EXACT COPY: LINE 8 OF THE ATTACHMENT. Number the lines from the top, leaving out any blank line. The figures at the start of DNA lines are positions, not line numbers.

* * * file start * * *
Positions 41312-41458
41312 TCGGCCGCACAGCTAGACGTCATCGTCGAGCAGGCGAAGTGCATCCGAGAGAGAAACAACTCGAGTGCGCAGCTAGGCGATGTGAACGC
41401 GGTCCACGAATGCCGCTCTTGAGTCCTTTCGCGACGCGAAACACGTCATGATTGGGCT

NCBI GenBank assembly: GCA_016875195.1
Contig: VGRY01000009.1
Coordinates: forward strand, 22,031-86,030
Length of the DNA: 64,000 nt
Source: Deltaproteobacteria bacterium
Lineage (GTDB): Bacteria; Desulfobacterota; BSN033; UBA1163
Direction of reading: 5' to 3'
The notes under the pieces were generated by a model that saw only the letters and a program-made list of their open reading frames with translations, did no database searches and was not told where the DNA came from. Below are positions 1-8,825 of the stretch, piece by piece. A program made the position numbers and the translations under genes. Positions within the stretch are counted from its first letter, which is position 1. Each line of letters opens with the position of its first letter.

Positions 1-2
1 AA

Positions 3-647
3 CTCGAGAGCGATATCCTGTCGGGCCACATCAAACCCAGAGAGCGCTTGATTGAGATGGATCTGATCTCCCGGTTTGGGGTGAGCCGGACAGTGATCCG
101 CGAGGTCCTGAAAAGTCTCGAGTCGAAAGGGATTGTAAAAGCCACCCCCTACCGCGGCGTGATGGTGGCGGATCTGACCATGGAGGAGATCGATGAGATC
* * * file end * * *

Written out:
Source: Deltaproteobacteria bacterium